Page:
None of the campaigns managed by either Grassroots Resources or Margin Victories, including Rodriguez, properly disclosed the name of the companies that actually printed their materials.

NEW PERSONAL LOAN TO HIS CAMPAIGN

A new campaign finance report filed by Rodriguez on October 16th shows that, just one day after the La Prensa San Diego article was published, Rodriguez loaned $29,492 to his 2022 mayoral campaign and used that money to pay two outstanding Margin Victories invoices; one for $25,341 for campaign mailings, and another for $3,641 for campaign consulting.

In addition to the latest personal loan of nearly $30,000, Rodriguez had previously loaned his campaign committees a total of $32,000 during the past year, raising questions about the source of his income and why he would maintain any debt if he had access to funds so quickly. None of the loans have yet been repaid.

The timing of the loan made the day after being exposed in a news article raised concerns from several individuals involved in National City politics.

One long-time community leader who asked not to be identified by name questioned why Rodriguez did not make any effort to pay the outstanding invoices for campaign mailers sent more than one year earlier, and questioned the sources of income Rodriguez may have that provided enough money to loan himself nearly $62,000.

SOURCES OF INCOME

As a candidate and elected official, Rodriguez is required to file official economic disclosure forms which include his income and assets located in National City or which could create a conflict-of-interest related to his official service.

Rodriguez lists his principal source of income as “Mommy's Creative Thinkers Daycare, LLC”, a child care facility operated from his home, and his income level is listed as between $10,001 and $100,000 per year.

Rodriguez

The financial disclosure also includes his income from his position as a City Councilmember which is currently $1,189 per month for his part-time service, plus an additional $350 per month for expenses, $1,200 monthly allowance for health care coverage, pension service credits, and a $25,000 life insurance plan.

The only asset Rodriguez lists is his primary residence in National City which is valued at between $100,001 and $1,000,000, according to his disclosure forms.

The San Diego County Recorder's Office lists two recent loans attached to Rodriguez's home, including a loan on April 4, 2022, and a $100,000 loan filed on July 31, 2023. It is not clear if Rodriguez used any of the proceeds of those loans to fund his campaigns.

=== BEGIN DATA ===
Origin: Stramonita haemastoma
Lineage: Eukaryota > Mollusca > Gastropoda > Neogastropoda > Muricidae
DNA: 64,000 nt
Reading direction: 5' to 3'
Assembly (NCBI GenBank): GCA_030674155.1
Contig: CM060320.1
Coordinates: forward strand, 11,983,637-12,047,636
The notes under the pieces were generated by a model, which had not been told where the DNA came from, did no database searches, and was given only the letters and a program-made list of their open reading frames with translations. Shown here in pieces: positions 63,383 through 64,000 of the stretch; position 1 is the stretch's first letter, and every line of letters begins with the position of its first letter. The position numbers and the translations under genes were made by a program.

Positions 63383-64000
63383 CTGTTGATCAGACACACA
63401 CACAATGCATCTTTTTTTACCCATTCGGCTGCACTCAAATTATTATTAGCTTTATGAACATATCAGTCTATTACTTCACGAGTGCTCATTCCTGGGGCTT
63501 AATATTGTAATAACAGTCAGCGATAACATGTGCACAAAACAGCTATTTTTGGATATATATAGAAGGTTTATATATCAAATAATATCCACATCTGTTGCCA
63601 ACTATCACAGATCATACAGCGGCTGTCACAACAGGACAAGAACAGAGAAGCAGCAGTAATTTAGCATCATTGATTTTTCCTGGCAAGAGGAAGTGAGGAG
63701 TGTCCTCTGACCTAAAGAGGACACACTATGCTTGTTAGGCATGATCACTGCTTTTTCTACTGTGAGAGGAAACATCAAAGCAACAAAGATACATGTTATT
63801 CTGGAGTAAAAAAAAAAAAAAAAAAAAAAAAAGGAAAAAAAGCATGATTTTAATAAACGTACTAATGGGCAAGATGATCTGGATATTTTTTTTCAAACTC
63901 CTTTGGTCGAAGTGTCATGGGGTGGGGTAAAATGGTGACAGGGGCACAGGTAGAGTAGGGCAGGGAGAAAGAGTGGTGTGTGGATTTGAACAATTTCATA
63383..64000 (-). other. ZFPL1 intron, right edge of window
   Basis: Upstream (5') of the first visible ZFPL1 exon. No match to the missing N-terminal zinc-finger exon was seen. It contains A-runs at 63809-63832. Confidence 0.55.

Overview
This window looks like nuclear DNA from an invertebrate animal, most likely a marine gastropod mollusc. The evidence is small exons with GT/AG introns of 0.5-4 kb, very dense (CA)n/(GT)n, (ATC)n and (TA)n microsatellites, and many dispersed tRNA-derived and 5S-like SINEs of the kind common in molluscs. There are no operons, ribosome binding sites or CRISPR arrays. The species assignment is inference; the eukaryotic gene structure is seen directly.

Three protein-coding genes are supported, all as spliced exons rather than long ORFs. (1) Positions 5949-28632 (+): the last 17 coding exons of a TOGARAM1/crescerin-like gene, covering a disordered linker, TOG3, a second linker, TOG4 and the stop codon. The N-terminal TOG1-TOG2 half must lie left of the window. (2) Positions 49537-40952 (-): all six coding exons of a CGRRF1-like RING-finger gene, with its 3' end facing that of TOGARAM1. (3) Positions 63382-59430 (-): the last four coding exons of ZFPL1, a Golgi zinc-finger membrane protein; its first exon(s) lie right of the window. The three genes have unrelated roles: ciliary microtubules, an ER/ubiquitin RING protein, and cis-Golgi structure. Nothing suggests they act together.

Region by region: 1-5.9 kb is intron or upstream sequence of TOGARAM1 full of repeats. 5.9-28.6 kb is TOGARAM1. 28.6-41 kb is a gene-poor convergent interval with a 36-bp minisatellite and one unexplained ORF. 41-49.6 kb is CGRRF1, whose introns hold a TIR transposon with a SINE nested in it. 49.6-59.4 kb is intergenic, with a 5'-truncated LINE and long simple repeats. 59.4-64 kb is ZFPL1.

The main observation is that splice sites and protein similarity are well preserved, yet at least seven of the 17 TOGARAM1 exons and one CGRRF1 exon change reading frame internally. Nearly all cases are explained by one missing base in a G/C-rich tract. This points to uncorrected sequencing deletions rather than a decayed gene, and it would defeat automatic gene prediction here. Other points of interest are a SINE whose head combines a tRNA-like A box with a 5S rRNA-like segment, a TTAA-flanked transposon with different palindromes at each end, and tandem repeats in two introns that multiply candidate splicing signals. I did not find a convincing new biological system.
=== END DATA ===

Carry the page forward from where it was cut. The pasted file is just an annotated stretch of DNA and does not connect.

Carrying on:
Rodriguez lists no other assets, investments, or sources of income.

OTHER CAMPAIGN FINANCE ISSUES

Critics have also raised concerns that Rodriguez violated state and local campaign finance rules when he failed to properly report expenditures for campaign yard signs used during his 2022 mayoral campaign.

Although Rodriguez distributed yard signs throughout the City during the election, none of his campaign finance reports show any expenditures reported for sign printing. The signs have a disclosure notice stating the signs were "Paid for by Rodriguez for Mayor 2022."

RodriguezSign disclosure

Campaign reports must list all expenditures paid by a campaign under specific categories, including literature, consulting, professional services, and campaign paraphernalia where yard signs would be listed.

Rodriguez disclosed payments to Margin Victories listed as "CNS" for campaign consulting and also for "LIT" for literature, as well as the outstanding invoices for the mailings, but listed no disclosures for yard signs which should be listed as "CMP" for campaign paraphernalia or listed as a sub-vendor to another vendor and itemized in a separate line item. 

The California Fair Political Practices Commission (FPPC), which oversees campaign finance laws, confirmed to La Prensa San Diego that expenses for yard signs must be disclosed individually and not lumped into other payments to vendors.

CONTROVERSIAL CAMPAIGN CONTRIBUTORS

Just four days before the November 22 mayoral election, Rodriguez received a $2,000 contribution from the Latino Food Industry Association PAC, a local political action committee created and controlled by Jesus Cardenas who is now under indictment on 5 felony counts.

Rodriguez also received was $1,000 contribution from Innercity Redevelopment LLC, a company solely owned by Nick Inzunza, a former Mayor of National City who left office in 2006 after he was exposed for owning dozens of dilapidated rental properties.

In recent weeks, Inzunza has been meeting with National City officials to gauge their support of him to replace National City's Port Commissioner Sandy Naranjo. Inzunza has maintained businesses in National City and, until recently, served on the National City Chamber of Commerce board of directors.

But the most unusual contribution Rodriguez received last year was listed as coming from "Border Investment Group LLC / Valley Auto Supply / Charles B. Lempesis" in Calexico, California.